Year End Checklist
As the year comes to an end, accountants across the United States will work diligently to close out their clients’ books, so that tax returns can be filed on time. Should you be a small business owner, the list below should guide you in closing out the end of year.
- Bank Statements
- Credit Card Statements
- Loan/LOC Statements
- Payroll Reports
- Inventory Count
- Prior Year Tax Return
The Income Statement (or Profit and Loss) shows the money moving in and out of the business. You want to be sure that the revenue and expenses are accurate so that income is properly reported to the IRS and plan for the future. It is important to not only look at the totals on a yearly Income Statement, but look at a month over month comparison. This ensures that all transactions are in the correct period. Why? If you are looking for trends in the business, you need a true representation of the company’s performance in the books.
- Are transactions left in Suspense or Ask my Accountant?
- Are expenses consistent?
- Is income consistent?
- Does the income match the Point of Sale reports?
- Are merchant fees accurate? Cost of Goods/Cost of Sales: Have all direct costs been properly broken out?
- Matching Principle: Are income and expenses booked in correct period?
- Have all large purchases been capitalized and depreciated?
- Do payroll totals (salaries and employer tax) match?
- If an S Corp: Is officer compensation delineated? Are officer health benefits on the W2?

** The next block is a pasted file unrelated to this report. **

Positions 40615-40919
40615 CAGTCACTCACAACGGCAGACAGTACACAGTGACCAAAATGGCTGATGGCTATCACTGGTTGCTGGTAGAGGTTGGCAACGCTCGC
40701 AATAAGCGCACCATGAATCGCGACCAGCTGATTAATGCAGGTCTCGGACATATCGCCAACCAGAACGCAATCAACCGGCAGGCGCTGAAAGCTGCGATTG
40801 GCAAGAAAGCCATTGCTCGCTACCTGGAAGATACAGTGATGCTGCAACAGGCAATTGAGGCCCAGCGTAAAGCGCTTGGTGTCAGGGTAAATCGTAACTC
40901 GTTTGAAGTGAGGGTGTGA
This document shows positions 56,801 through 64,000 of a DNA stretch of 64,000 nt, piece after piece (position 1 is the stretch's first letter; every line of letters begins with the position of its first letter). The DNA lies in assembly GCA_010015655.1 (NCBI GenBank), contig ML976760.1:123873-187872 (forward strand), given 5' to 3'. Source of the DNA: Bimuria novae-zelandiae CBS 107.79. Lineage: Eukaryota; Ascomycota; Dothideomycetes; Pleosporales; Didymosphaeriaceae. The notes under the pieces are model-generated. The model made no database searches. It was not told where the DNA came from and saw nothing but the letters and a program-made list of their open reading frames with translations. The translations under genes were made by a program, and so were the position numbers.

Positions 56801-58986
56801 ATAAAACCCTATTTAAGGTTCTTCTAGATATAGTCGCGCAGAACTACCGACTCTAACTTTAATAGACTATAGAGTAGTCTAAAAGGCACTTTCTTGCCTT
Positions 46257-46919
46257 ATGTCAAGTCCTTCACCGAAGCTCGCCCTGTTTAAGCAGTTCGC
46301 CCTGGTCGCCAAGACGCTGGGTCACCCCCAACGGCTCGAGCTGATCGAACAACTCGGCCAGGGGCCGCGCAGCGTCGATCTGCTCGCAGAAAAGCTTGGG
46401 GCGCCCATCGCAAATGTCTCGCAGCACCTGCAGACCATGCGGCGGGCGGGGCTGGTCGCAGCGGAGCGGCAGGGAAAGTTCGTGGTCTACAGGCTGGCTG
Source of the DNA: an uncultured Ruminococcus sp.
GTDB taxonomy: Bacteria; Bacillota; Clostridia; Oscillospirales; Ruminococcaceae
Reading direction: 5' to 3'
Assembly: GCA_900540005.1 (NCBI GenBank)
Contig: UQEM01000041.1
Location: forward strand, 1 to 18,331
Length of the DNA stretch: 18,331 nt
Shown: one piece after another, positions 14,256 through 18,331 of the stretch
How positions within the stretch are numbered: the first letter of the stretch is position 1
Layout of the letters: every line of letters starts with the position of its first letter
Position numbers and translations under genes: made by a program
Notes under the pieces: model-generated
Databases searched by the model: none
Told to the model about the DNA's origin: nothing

The Balance Sheet shows the financial position at a point in time. You can identify what the value of all assets, liabilities, and equity are by pulling this report. It is essential to not only validate the ending balances against their statements, but to validate balances in accounts that do not have statements.
For example, typically you do not have statements for Accounts Payable and Accounts Receivable. In fact, your accounting file is the source of truth. What happens if you look at your books and see a large balance in Accounts Receivable, but know that those clients won’t be paying due to a dispute? Unless you write those balances off, your books will carry those invoices forward. Be sure to write off any aging past due receivable balances, so that your books accurately reflect what you believe you will able to collect.
- Checking and Savings
- Credit Cards
- Loans and Lines of Credit
- Payroll Liabilities
- Sales Tax Liabilities
- Prepaid Expenses
- Year End Inventory
- Deferred and Unearned Revenue
- Accounts Receivable and Accounts Payable: Write off Aging Balances?
End of Year Forms
Filing W2s and 1099s is our main goal in January. Be sure that you have W9s from all vendors throughout the year, so that you don’t have to request these at the beginning of the year.
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